The video frames above are entirely unprocessed. Since almost all computer
monitors show images darker than they would appear on a television, a more
realistic comparison would brighten each image. If download these jpegs yourself
and increase brightness by the same amount, you could still compare apples-to-apples,
since I've treated each video image the same way. If you do this you'll notice
a lower noise level on the MX3000 than on the TRV900, for example. The MX3k
has the darkest image to start with, but I suspect it could be adjusted with
a proc amp or digitally to be brighter than the TRV900 for a given level
of image noise. The black background fooled the VX2k into a somewhat overexposed
frame, which the "custom program" setting fixed while keeping the advantage
of autoexposure. The TRV900 has no such custom program and tends to make
black backgrounds a noisy grey in dark situations. I believe the MX3000 also
has custom functions, although I did not explore them. The GL1 does have
It is interesting to notice the different levels of image "sharpening" in
each camera. If you look at the black text letters on the white background
you'll see a white halo around each letter to varying degrees. This is more
obvious on a high resolution computer display or good quality monitor than
it is on a typical consumer TV set. In the custom program VX2k shot I turned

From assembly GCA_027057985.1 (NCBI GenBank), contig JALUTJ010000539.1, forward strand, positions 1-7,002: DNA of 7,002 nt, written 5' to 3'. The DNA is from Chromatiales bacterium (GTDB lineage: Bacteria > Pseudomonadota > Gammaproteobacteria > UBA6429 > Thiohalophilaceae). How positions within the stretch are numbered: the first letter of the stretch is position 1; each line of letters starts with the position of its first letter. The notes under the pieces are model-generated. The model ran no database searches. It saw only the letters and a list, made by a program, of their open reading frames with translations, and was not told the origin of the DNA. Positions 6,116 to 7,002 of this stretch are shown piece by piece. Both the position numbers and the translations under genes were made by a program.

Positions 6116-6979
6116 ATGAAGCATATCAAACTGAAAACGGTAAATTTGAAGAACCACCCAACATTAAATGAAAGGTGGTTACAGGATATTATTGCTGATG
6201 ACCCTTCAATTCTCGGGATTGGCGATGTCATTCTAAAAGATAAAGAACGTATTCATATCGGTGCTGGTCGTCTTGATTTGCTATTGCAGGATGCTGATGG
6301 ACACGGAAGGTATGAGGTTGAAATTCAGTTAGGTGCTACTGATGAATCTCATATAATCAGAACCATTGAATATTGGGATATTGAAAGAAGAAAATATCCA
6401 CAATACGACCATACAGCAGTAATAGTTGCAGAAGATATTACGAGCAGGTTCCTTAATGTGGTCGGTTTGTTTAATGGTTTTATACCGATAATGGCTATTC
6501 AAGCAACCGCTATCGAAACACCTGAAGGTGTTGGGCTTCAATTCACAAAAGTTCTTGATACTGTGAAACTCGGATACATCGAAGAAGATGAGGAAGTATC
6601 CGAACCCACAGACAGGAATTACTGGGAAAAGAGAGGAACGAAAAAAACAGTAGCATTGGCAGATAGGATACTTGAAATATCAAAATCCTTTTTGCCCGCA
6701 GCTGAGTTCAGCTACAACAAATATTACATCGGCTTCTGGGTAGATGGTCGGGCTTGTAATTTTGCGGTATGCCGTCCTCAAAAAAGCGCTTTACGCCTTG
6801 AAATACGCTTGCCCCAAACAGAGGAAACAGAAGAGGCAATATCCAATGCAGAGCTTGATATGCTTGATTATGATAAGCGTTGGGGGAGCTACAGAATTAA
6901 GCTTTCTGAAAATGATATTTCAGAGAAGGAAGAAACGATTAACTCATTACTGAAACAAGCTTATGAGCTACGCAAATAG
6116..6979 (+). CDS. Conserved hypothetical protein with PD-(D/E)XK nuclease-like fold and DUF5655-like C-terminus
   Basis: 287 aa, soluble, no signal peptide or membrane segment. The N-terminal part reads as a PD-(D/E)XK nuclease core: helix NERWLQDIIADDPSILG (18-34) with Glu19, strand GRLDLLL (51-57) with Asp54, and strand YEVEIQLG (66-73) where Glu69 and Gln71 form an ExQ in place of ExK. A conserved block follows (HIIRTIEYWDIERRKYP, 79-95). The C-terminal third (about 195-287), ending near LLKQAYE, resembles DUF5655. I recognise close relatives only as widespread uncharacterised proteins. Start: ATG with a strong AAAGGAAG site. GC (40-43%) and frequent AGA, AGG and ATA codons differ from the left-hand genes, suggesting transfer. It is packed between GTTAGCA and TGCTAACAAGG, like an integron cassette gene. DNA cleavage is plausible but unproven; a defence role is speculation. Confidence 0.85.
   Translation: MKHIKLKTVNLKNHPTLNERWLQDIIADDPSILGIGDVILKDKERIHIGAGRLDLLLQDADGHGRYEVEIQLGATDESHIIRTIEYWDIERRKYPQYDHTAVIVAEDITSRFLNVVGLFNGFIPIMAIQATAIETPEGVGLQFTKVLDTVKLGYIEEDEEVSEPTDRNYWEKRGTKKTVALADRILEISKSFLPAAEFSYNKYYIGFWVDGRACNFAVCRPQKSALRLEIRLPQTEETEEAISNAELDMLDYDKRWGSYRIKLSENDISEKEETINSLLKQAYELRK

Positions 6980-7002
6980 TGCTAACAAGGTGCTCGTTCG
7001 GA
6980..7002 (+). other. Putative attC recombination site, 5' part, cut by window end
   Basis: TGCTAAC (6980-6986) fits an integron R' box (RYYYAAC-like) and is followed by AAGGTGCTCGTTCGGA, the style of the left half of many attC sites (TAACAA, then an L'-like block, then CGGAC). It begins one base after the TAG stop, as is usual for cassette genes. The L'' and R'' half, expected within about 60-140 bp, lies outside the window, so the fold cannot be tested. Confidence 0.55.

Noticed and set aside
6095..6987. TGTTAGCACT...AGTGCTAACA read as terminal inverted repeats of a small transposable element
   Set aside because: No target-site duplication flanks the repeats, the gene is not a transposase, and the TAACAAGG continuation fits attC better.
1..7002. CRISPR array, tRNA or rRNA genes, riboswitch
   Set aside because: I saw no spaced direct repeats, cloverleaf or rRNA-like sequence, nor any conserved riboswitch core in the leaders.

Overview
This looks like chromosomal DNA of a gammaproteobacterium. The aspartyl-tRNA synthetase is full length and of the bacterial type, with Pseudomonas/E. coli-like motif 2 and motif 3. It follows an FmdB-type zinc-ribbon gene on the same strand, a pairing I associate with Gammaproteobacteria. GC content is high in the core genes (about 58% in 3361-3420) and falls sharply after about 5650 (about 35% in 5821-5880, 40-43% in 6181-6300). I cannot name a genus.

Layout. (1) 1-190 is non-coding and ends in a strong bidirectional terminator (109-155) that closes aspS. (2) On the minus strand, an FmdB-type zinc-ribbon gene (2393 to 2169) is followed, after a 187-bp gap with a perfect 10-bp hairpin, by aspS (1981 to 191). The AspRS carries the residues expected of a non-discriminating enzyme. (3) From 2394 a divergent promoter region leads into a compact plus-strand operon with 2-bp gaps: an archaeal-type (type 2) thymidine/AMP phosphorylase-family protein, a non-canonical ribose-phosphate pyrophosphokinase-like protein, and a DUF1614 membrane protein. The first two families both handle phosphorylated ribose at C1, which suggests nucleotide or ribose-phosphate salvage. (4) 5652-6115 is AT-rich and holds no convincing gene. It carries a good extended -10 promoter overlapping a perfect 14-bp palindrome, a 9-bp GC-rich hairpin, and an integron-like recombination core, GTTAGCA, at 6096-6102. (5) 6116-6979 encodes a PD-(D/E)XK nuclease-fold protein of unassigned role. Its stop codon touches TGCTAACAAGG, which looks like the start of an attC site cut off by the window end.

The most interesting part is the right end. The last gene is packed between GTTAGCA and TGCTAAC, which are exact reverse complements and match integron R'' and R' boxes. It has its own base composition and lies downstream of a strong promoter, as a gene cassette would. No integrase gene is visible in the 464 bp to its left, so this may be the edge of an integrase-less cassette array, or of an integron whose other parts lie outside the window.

sharpening to a minimum and the difference is quite noticible.
Just for fun I added a frame from my Canon D30 (3.1 Mpixel digital SLR).
The D30 raw image has been processed with gamma 1.3, auto-brightness, and
moderate sharpening, plus downscaling to 720 pixels across. (I'm justifying
this by noting that almost anyone with a D30 does at least this much processing
before displaying anything). The D30 uses square pixels so the image aspect
is correct on your screen. By contrast, the raw 720x480 DV frames are
a little stretched horizontally on a 1:1 computer display. Needless to say
the D30 image looks the best, although I think the colors are actually a
bit more saturated than real life. The lemons in the bowl are not quite ripe
and are bit paler yellow than the D30 presents.
Note that the D30 is focused on the rabbit and the background text is out of focus, due
to the much shallower depth of field of this camera than the camcorders.
By the way, camcorder manufacturers in the US do not use a uniform or standard way of measuring
the advertised "minimum lux" ratings.
This page is a good
description of how the measurment should be done.
to main page.